We determined that 4 hooks and eyelets were what we felt comfortable using to hang this board, as it was pretty light and those things can hold heavier stuff than that. Depending on what your board is like, you may decide to use french cleats (sort of like ledges with an angled edge that you hang like a puzzle one atop the other, one attached to the wall, the other to the headboard). Others may decide that they’d like to go the traditional route and attach posts to either side of the headboard and let it sit atop of that. It’s your choice, so have fun with it!

Basically, we took our stud finder, found four spots on the wall that were in line with each other, marked those out in pencil on the wall, then measured out the same distance across the back of our headboard where the added board was, and pre-drilled all the holes in both.

I had tried to use a different type of hanging clip originally with a moveable ring, but that was just too tricky to hang so I ended up getting the correct hanging tool the second time around. But that’s DIY for you – you learn as you go! ^_~ Nothing wrong with that in my book. So anyways, we finally got the right hooks so I finished off the screwing into the headboard and wall this evening and I’m quite pleased with the outcome. I may try to use some of the excess fabric to make matching pillows or curtains. Oh you thought I was done? Never. ;p

Below: Photos of the hooks and eyelets I used. They were 1 3/8″ and 1 7/16″ respectively, though you could use whatever size suits your board.

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And finally – the finished product below!

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DIY Costume Closet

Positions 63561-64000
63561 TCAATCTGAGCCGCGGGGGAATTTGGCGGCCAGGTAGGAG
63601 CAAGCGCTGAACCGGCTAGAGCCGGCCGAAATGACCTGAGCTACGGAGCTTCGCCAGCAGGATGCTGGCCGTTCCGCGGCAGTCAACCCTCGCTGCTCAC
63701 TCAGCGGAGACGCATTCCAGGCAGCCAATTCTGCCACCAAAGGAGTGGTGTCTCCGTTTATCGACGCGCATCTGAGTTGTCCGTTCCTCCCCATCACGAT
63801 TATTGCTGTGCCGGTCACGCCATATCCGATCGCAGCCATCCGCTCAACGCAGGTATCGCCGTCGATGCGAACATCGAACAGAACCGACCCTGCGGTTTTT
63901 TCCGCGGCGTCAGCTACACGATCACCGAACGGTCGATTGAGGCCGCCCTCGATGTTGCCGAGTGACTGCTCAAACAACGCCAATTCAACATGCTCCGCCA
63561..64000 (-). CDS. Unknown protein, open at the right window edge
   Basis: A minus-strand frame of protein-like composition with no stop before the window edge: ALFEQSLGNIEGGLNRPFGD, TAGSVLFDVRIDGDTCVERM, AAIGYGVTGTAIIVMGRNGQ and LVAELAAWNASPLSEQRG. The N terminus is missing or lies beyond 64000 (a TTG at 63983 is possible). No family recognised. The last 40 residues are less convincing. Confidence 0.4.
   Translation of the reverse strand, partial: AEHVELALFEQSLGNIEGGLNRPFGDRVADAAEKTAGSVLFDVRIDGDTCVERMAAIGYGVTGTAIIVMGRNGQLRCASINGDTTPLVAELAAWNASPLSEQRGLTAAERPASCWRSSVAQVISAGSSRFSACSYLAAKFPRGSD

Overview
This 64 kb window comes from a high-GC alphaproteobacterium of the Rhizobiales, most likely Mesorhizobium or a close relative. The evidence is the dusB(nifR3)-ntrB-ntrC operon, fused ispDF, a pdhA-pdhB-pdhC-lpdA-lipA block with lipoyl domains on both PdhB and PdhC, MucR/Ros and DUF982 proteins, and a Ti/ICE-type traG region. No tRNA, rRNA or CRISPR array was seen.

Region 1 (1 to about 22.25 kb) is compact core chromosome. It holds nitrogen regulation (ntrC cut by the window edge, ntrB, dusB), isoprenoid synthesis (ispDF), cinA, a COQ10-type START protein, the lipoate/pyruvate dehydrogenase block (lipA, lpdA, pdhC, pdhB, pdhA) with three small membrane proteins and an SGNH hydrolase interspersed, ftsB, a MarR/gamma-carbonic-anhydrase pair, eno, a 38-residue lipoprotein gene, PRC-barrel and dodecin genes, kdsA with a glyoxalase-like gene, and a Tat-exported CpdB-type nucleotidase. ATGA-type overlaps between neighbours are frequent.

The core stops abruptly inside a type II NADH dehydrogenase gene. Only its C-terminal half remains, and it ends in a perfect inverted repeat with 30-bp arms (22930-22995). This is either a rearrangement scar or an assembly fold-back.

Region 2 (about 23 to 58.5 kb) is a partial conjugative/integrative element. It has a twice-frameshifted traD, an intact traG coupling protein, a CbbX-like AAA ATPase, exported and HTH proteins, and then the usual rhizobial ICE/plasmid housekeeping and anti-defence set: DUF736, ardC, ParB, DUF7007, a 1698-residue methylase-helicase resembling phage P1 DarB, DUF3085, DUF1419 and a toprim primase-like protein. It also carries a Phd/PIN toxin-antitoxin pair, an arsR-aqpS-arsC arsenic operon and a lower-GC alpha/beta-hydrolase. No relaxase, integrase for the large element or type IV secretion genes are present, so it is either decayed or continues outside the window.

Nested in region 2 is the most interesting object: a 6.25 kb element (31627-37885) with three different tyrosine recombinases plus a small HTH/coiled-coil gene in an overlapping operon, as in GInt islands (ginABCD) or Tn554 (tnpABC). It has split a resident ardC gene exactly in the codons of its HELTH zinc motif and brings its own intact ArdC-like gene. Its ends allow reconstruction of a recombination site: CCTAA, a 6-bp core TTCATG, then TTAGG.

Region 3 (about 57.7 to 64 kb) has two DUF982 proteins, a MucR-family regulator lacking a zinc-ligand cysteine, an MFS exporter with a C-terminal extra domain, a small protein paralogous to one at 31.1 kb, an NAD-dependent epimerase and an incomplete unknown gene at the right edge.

Whoever said you need lots of money to organize was wrong – because I just pray for stuff to use, and God provides the tools,material,and even the furniture to do it! Not kidding, but that is clearly a blessing to find everything I need for either free or cheap. And I realize this so I’m so thankful for everything. This time I decided that the boy’s closets were hindering them from seeing/using their multitude of superhero costumes, (yes, they’re fans too), so I thought to myself, “I should build them a costume closet.” I didn’t know how I was going to afford such a thing, but I knew that God would provide a means in some way. So I kept an eye online and noticed one day that someone was giving away an old armoire. I didn’t know what it looked like, but from their post online, it sounded like something I could use. So I arranged to pick it up with my hubby, and we drove out to their house to get it. It was missing the doors and pretty used looking, but that didn’t matter to me, I saw it’s potential so we happily took it off their hands. As we were driving home I was already imagining what I could do with it. I knew I had some caster wheels at home which I could put on the bottom, which is awesome so I could make it into a costume cart. And after seeing what some people did on Pinterest with similar furniture I was inspired. So I planned out a little what I was going to do with it, and set to work demoing it. I had to use a crow bar, hammer, and chisel, so I was ready for business. I’m sure the kids were wondering what I was doing hammering in the rec room as they played upstairs, but I told them I wanted to wait until I was done more to show them. Of course, that didn’t last long so they had to take a sneak peek here and there. This is what they saw: